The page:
Contractors have today begun fixing damaged pipes that have caused a health alert at one of Auckland's most popular beaches.

High levels of E.coli, which can cause severe abdominal cramps, bloody diarrhoea and vomiting, have been present at Browns Bay beach on the North Shore since the middle of last month.

The problem has been traced to a broken public wastewater pipe that runs under Oban Rd and a collapsed private wastewater pipe at the northern end of the beach.

READ MORE:
Woman in 20s attacked while jogging on clifftop in Browns Bay, North Shore, Auckland
Children playing in contaminated water at popular Browns Bay beach in Auckland
'Brazen attacks': Three women assaulted on public walkways in East Coast Bays in past month

Advertisement

While E.coli levels have been up to 10,000 times over the guidelines at a stormwater outflow at the beach, levels on the beach itself are slightly elevated, Auckland Council's Safeswim general manager Nick Vigar has told the Herald

"It's not a massive health risk by virtue of dilution," he said.

Watercare contractors today started repairing the damaged public and private pipes in Browns Bay, which are leaking into the stormwater network that discharges at the local beach.

A spokeswoman said the first stage involves CCTV investigations and pipe flushing before a PVC liner is inserted into the 59-metre-long public pipe.

A second repair involves repairing a much-shorter section of private pipe.

It's hoped all repairs will be completed by the end of the week, she said.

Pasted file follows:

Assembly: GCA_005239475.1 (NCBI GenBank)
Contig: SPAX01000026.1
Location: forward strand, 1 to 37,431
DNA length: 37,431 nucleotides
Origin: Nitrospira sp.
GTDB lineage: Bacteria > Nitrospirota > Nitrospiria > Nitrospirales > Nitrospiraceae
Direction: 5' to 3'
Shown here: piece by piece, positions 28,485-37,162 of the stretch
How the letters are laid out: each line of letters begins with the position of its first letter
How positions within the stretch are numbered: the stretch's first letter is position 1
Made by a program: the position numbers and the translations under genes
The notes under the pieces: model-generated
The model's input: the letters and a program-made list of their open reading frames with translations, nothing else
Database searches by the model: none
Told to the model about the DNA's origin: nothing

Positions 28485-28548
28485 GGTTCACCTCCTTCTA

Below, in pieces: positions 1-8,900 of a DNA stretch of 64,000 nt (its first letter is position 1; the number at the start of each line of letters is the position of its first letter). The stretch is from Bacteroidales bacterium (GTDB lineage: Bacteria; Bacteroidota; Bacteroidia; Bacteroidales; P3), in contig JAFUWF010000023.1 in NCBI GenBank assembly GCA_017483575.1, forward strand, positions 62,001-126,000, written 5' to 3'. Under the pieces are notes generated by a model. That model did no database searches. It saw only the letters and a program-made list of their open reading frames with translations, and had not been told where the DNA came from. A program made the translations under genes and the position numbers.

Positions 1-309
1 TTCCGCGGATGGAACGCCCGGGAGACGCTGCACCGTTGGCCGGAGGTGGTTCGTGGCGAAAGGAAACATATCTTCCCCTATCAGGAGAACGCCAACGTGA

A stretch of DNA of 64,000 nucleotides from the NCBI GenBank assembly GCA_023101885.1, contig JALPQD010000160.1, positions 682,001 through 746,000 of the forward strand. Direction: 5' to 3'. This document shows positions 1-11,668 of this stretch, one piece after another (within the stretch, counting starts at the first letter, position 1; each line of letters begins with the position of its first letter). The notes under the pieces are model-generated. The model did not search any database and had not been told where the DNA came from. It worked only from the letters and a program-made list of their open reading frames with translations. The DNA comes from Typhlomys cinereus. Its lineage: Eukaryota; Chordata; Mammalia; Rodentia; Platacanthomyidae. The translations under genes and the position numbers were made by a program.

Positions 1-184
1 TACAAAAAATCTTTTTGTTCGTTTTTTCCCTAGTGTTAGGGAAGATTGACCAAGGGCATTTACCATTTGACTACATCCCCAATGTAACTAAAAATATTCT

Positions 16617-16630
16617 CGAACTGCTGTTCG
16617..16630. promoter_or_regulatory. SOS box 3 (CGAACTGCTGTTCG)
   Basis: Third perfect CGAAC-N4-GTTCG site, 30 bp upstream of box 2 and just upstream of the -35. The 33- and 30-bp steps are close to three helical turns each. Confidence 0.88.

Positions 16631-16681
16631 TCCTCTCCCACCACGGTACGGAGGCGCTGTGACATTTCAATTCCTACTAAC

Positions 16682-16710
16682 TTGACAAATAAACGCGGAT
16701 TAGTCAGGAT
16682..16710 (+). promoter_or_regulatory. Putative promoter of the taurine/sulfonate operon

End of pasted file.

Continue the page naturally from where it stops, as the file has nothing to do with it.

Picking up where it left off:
Daily water quality testing is taking place while work takes place. Auckland Council has placed warning signs at the stormwater outlet at the beach. A warning also appears on a digital Safeswim sign overlooking the beach.

Beach users Xiao Feng and Angela Liu with their children York, left, and Seline were unaware of the health alert. Photo / Sylvie Whinray
Beach users Xiao Feng and Angela Liu with their children York, left, and Seline were unaware of the health alert. Photo / Sylvie Whinray

When the Herald visited the beach nine days ago, children were among people in the water blissfully unaware of the health alert.

Angela Liu and husband Xiao Feng pulled their children, York (aged 6) and Seline (aged 3), away from the water's edge when told of the health risk.

She said the family come down to the beach every weekend because the children love it so much, but were unaware of the health alert and not seen any signs.

Elliot Connolly was annoyed to hear about the health alert after a refreshing one-minute swim, having just run 19km from Devonport to Browns Bay.

"I'll be stinking of E.coli," he joked.